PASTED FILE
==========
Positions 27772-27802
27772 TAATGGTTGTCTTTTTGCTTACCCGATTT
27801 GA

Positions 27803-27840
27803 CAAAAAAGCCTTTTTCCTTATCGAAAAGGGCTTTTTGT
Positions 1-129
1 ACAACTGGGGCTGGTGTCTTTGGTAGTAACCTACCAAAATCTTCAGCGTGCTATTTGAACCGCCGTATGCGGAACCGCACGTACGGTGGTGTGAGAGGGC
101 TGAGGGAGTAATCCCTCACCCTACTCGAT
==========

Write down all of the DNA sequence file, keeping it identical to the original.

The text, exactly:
Positions 27772-27802
27772 TAATGGTTGTCTTTTTGCTTACCCGATTT
27801 GA

Positions 27803-27840
27803 CAAAAAAGCCTTTTTCCTTATCGAAAAGGGCTTTTTGT
Positions 1-129
1 ACAACTGGGGCTGGTGTCTTTGGTAGTAACCTACCAAAATCTTCAGCGTGCTATTTGAACCGCCGTATGCGGAACCGCACGTACGGTGGTGTGAGAGGGC
101 TGAGGGAGTAATCCCTCACCCTACTCGAT